The BBC micro:bit is an open development board that allows you to run code on it and have access to all of the hardware.You can use your BBC micro:bit for all sorts of cool creations, from robots to musical instruments – the possibilities are endless.
This little device has an awful lot of features, like 25 red LED lights that can flash messages. There are two programmable buttons that can be used to control games or pause and skip songs on a playlist. Your BBC micro:bit can detect motion and tell you which direction you’re heading in, and it can use a low energy Bluetooth connection to interact with other devices and the Internet.
Taking a closer look at the front of the board, we can see the 5x5 LED array that you can use as a light sensor, a tiny screen to draw on, display words, numbers and other information, and the two programmable buttons.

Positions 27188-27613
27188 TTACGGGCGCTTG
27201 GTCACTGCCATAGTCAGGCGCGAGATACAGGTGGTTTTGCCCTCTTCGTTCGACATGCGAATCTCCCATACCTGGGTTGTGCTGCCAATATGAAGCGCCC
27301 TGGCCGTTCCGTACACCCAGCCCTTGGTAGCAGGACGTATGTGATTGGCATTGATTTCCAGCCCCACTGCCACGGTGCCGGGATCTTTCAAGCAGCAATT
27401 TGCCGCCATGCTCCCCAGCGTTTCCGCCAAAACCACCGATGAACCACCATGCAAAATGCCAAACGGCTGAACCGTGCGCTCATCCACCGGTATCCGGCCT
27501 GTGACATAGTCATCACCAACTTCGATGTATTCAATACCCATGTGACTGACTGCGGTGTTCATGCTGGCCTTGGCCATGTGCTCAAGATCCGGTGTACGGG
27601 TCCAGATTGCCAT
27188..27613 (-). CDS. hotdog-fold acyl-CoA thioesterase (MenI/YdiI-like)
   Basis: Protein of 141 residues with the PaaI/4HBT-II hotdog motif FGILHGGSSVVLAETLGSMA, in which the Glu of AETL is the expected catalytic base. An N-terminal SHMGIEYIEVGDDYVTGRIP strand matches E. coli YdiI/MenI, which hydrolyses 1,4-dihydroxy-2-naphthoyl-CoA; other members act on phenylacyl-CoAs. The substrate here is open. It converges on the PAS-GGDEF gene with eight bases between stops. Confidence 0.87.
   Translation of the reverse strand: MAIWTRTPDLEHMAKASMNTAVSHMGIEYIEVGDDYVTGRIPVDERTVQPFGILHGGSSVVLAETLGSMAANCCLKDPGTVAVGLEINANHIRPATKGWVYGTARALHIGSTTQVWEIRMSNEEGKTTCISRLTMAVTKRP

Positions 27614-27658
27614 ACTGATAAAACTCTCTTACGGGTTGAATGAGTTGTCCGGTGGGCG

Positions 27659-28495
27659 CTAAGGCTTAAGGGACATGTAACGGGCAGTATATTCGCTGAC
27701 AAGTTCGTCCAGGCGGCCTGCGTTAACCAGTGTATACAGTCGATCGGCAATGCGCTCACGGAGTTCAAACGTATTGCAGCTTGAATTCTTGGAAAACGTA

On the back of the board you will find the brains of the micro:bit, a 16MHz, 32-bit ARM Cortex-M0 microcontroller with 256KB Flash, 16KB RAM and a built-in temperature sensor.
The back of the micro:bit is populated by an accelerometer, compass and Bluetooth Smart antenna, as well as a microUSB and two-pin JST connector for different power options.
At the bottom of the board you will find 20 gold-tabbed edge pins and five ring connectors (three for digital/analog I/O, two for power and ground) for hooking up external components.
The tabs with larger holes can be easily used with alligator clips to prototype added components quickly.
- 32-bit ARM Cortex-M0 CPU
- 256KB Flash
- 16KB RAM
- 5x5 Red LED Array
- Two Programmable Buttons
- Onboard Light, Compass, Accelerometer and Temp Sensors
- BLE Smart Antenna
- Three Digital/Analog Input/Output Rings
- Two Power Rings — 3V and GND
- 20-pin Edge Connector
- MicroUSB Connector
- JST-PH Battery Connector (Not JST-XH)
- Reset Button with Status LED